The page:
Buffalo Bills (6-2)
Only five teams -- the 8-0 49ers, 8-1 Patriots, 7-1 Saints, 7-2 Packers and 7-2 Seahawks -- have a better record than the Bills, but it's hard to mention this group in the same breath as them, because Buffalo's schedule to date has proven so soft. The Bills have only faced two teams who are currently above .500, and they lost to both (the Patriotsin Week 4 and the Eaglesin Week 8), while the combined record of their six vanquished opponents sits at 9-42. They're in great shape to earn a playoff berth, seeing as how 80.8 percent of teams to start 6-2 since 1990 have reached the postseason, and it'll be a notable accomplishment for a franchise that has been to the playoffs just once since 1999. But with an offense that is averaging just 336 yards (23rd) and 19.8 points (22nd) per game, this has all the earmarks of being a one-and-done postseason squad.
The big question in both the short and long term for Buffalo is whether or not Josh Allen can develop into a bona fide franchise quarterback. There is no question that Allen is better than he was as a rookie in 2018, but he still ranks toward the bottom in a variety of key statistical categories, including completion percentage (60.9, 27th), yards per attempt (6.8, 24th), quarterback rating (82.9, 26th) and touchdown-to-interception ratio (10:7, 25th).
Los Angeles Rams (5-3)
The latest victim of the notorious Super Bowl hangover is not performing nearly as well as last year's squad. Through eight games in 2018, the Rams were 8-0, putting up 33 points and 442.6 yards per game. This year, those numbers have dropped to 26.8 points and 384.5 yards per game. It's as if they're still trying to work their way out of a tailspin that began with the 13-3 loss to the Patriots in Super Bowl LIII.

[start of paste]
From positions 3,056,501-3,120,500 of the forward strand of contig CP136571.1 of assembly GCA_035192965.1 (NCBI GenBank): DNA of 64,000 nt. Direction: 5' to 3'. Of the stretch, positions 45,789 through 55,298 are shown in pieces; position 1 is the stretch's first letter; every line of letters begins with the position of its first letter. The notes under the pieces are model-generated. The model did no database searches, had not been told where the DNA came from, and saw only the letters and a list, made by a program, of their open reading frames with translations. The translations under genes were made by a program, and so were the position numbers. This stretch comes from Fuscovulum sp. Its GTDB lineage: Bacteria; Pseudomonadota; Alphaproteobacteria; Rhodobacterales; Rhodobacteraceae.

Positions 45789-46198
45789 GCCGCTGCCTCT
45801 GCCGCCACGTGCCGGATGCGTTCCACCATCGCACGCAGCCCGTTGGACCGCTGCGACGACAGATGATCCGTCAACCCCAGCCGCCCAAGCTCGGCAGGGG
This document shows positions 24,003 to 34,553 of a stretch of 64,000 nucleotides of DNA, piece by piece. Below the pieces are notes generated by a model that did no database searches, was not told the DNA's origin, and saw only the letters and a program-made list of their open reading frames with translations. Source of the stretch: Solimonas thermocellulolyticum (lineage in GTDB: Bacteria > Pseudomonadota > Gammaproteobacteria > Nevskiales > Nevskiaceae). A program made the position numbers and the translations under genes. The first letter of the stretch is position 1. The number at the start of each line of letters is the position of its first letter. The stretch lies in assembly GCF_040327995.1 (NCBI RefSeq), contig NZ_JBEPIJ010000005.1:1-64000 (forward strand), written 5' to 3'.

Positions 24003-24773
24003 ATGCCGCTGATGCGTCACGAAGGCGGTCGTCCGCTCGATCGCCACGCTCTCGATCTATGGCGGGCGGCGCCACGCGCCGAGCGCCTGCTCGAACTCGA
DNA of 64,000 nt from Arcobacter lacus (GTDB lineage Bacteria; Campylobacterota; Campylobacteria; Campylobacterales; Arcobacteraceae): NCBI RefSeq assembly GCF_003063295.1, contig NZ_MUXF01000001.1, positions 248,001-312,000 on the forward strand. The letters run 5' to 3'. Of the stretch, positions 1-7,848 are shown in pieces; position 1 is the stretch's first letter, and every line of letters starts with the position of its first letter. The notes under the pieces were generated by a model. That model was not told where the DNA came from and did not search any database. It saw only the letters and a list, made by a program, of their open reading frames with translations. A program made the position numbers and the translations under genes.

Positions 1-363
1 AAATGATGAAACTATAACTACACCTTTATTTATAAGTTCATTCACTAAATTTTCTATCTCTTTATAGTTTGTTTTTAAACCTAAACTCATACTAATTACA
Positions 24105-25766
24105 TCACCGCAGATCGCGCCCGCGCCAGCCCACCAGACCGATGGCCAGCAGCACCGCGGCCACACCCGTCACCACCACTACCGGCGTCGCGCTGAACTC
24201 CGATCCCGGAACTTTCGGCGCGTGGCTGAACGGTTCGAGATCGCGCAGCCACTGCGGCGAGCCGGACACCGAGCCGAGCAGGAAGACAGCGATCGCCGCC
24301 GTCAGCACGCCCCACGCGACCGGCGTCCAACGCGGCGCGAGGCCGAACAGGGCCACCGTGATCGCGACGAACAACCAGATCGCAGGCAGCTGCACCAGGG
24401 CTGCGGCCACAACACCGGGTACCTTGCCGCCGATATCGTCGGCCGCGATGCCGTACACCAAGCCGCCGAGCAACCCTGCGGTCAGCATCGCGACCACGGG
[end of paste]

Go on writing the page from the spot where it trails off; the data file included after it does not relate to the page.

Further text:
L.A. is facing issues at multiple spots on the roster. The O-line is dealing with injury and inconsistency after a year of incredible stability. Running back Todd Gurley, who was hampered by a knee issue last season, is clearly not the All-Pro caliber player he's been, dropping from 5.8 yards per touch to 4.1 in '19, with just seven touchdowns this season after racking up 15 total scores through eight games last year. And quarterback Jared Goff's performance has declined (his passer rating fell from 101.1 in '18 to 86.8 this season, and he's already thrown seven picks after finishing last season with 12 total), even as he's on pace for a career-high 628 pass attempts. Coach Sean McVay must find a consistent counter to teams that have done a better job defending his attack out of 11 personnel (perhaps two-tight end sets could be part of the solution). There's also been a notable drop-off on defense, so much so that the team conducted a mini-midseason makeover, trading away Marcus Peters and bringing in Jalen Ramsey. Aaron Donald is still a force, but he's sacking quarterbacks at half the clip he did in 2018, with the rest of the pass rush struggling in the absence of the injured Clay Matthews, whose return should help.
And there's something else: The NFC West is far better than it was last season, with the San Francisco 49ers and Seattle Seahawks already having claimed victories over the Rams, giving a win or else sense of urgency to the upcoming rematches with both teams. If they don't pull it together soon, the Rams will be in danger of missing the playoffs for the first time in the McVay era.